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Cover Charge? What Cover Charge?

Discussion in 'Band Management [BG]' started by plankspanker13, Oct 27, 2013.


  1. bassbully

    bassbully Endorsed by The PHALEX CORN BASS..mmm...corn!

    Sep 7, 2006
    Blimp City USA
    I booked almost every band I have been in since I have a business and sales background and am an all around good BS'er.

    I also owned or was owner in three retail businesses in the past and know in some ways what it takes to keep one going.

    Of the bar/club owners most all complain about bands as much as bands complain about them.
    Most of them see bands as a pain in the butt, difficult, moody and just not worth the efforts to have them for the most part.
    Some of these places keep trying but others quit booking bands due to their demands and attitudes and some even closed.

    Part of it was the owners lack of understanding the local market .. that led to the closings. These owners wanted live music but bands just make to many demands on them and most time there was little in return.

    Some of these places only have bands payed by tips or a small flat rate regardless of the band and how many people they bring...maybe not fair but this way they don't loose.

    The best clubs I ever played at were small places that the owner personally wanted the music and was willing to pay for it basically out of pocket for it.
    These owners liked bands/music at their clubs but it really did not add allot to the business.... they like the look and mood it creates more.

    Allot of owners I worked with owners sing this tune. A band they booked brought 30 people the first time they played here but after that they brought little to nobody to the next 2 gigs. These same bands wanted more food, drink and sometimes more money thinking that since they were rebooked they were local favorites but their following was fluff.

    As much as I hate clubs who say you need a draw or bring a crowd to play here I will admit I understand it..don't like it.

    Think of the owners side. If you take a flat rate accept it, door you better draw. Most bands do not have the power to make demands today.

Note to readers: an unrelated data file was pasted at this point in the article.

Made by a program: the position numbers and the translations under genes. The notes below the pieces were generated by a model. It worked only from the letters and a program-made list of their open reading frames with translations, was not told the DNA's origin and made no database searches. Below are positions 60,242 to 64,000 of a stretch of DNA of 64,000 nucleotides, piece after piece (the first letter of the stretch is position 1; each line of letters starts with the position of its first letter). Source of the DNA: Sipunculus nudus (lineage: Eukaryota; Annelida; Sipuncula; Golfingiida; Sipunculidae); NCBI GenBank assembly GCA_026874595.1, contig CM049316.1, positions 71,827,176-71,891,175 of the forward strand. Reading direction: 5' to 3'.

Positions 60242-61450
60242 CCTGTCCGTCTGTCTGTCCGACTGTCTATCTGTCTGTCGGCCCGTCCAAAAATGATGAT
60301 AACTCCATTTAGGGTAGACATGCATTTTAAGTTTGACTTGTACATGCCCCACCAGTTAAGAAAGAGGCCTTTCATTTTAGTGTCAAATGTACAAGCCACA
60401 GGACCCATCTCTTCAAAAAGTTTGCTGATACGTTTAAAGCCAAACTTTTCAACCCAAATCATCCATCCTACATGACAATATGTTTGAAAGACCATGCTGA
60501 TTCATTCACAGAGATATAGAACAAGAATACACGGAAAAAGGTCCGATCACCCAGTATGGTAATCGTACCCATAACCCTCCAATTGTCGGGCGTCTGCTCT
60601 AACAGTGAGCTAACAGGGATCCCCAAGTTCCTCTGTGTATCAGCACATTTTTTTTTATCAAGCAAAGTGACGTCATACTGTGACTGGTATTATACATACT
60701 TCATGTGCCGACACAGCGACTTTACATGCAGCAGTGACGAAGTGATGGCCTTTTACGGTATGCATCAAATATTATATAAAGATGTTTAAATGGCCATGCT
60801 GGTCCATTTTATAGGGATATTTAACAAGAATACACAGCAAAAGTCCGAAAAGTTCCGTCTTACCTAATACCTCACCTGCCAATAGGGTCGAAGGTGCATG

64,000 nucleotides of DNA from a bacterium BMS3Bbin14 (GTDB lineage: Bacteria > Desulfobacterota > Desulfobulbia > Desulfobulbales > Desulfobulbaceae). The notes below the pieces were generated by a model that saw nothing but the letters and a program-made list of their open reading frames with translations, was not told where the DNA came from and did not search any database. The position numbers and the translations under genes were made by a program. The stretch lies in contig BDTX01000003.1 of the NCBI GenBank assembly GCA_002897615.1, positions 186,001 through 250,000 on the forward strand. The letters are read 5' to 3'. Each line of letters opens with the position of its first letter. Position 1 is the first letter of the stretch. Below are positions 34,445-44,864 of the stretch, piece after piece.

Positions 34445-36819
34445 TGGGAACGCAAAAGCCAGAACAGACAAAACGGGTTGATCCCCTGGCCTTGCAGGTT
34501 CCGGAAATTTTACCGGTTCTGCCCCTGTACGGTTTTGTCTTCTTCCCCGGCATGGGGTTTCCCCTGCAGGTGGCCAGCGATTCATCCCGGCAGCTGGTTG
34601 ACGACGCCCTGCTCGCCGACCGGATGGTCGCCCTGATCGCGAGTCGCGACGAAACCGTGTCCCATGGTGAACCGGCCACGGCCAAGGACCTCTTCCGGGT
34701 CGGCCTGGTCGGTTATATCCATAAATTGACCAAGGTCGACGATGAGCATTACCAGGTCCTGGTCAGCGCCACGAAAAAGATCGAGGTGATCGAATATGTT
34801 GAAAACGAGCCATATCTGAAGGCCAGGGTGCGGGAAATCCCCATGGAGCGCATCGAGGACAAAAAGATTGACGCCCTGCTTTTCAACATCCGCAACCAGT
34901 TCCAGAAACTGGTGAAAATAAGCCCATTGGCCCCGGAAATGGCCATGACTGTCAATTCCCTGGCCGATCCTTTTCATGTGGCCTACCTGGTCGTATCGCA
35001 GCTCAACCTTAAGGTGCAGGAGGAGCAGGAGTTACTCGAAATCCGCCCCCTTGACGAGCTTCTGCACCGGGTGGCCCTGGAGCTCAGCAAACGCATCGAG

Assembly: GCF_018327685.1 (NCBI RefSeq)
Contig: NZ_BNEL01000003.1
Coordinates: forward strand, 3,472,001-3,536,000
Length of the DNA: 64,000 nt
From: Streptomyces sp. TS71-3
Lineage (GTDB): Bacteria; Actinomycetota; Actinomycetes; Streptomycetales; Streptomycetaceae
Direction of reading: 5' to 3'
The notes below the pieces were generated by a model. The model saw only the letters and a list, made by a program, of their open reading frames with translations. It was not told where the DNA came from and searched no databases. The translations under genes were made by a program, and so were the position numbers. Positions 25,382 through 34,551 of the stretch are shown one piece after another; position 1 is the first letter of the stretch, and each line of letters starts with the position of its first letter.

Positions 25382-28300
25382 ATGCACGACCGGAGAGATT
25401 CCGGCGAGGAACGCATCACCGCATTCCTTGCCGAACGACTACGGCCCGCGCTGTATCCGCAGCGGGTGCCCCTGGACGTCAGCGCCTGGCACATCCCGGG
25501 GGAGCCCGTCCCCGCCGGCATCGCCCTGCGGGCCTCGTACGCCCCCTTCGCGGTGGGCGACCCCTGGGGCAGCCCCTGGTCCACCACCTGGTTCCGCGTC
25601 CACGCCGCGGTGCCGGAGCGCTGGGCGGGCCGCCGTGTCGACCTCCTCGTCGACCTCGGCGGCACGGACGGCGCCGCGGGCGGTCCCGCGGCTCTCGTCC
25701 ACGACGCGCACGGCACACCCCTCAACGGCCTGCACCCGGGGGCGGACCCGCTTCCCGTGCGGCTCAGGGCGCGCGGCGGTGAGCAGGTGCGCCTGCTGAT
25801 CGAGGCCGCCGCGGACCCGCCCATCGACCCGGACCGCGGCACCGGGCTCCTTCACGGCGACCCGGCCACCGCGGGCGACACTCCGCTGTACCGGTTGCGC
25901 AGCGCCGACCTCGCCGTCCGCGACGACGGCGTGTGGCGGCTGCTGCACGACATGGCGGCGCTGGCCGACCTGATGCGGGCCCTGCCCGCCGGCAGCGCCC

I can't recall the last time I saw a local place that the band demanded to be payed well since they were the reason the place was packed.

    In the OP case forget it. The fall out might kill you ever booking that club again. It might also kill your band and maybe even your local scene.
     
  2. +1. As the saying goes, you don't get what you deserve, you get what you negotiate. Plus as mentioned, they paid you the flat rate agreed upon, but they have other costs like security, insurance etc...I dated a gal for awhile that was an event planner, and there are a lot of expenses you don't even think of. And it always seems like the door money is a huge amount but after expenses it's a whole lot less. I remember her grossing over $75k at some events and her profit at the end was maybe 5-7k for a couple month's work. I think it averaged that she made around $30 an hour all said and done. Not bad but plenty of people thought she was getting rich when calculating cover charge x number of attendees.
    Without knowing every detail, it doesn't seem like there's any fraud going on, they paid you what they agreed to pay you. If they make a huge profit, they aren't obliged to share it with you. If the event lost money, would you be cool with them cutting your pay or not paying you at all?
     
  3. BWB

    BWB

    Aug 30, 2000
    Knoxville TN
    Correct answer.

    However, the OTHER issue is you should tell this venue to pay you, or **** off permanently.

    Stay safe out there.
     
  4. If they charged, and when people queried, said it was to pay for the band - that's not untrue? If the band got paid by the venue, then how the venue find the money to pay the band is nothing to do with it. If you played for free, and they told people it was for the band, then even then - it's nothing to do with you.

    Loads of venues charge people for the use of lights, follow spots and other services. A venue near me that I run has a £25 per hour charge for the stage manager. This person doesn't get the £25, he gets about half that. Hirers think he gets paid a lot of money - it's business. Contracts are for sorting this out. Did you get what you were promised? That's the only thing that could be looked at in court. Being honest, fair and reasonable count for nothing if it's not in the contract!